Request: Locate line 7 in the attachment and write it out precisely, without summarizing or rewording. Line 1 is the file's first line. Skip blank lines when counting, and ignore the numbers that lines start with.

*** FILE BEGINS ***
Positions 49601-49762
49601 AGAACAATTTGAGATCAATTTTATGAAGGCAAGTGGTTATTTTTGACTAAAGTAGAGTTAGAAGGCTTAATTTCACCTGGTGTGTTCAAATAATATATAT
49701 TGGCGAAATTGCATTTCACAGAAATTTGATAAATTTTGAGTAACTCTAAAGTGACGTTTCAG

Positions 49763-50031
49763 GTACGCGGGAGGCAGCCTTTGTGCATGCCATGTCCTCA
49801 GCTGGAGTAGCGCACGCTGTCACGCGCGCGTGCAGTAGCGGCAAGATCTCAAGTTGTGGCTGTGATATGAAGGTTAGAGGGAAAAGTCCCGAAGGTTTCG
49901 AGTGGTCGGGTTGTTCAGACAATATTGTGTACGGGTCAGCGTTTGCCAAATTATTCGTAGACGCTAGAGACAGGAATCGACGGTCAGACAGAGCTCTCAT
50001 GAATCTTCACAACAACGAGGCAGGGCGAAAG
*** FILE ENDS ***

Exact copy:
49901 AGTGGTCGGGTTGTTCAGACAATATTGTGTACGGGTCAGCGTTTGCCAAATTATTCGTAGACGCTAGAGACAGGAATCGACGGTCAGACAGAGCTCTCAT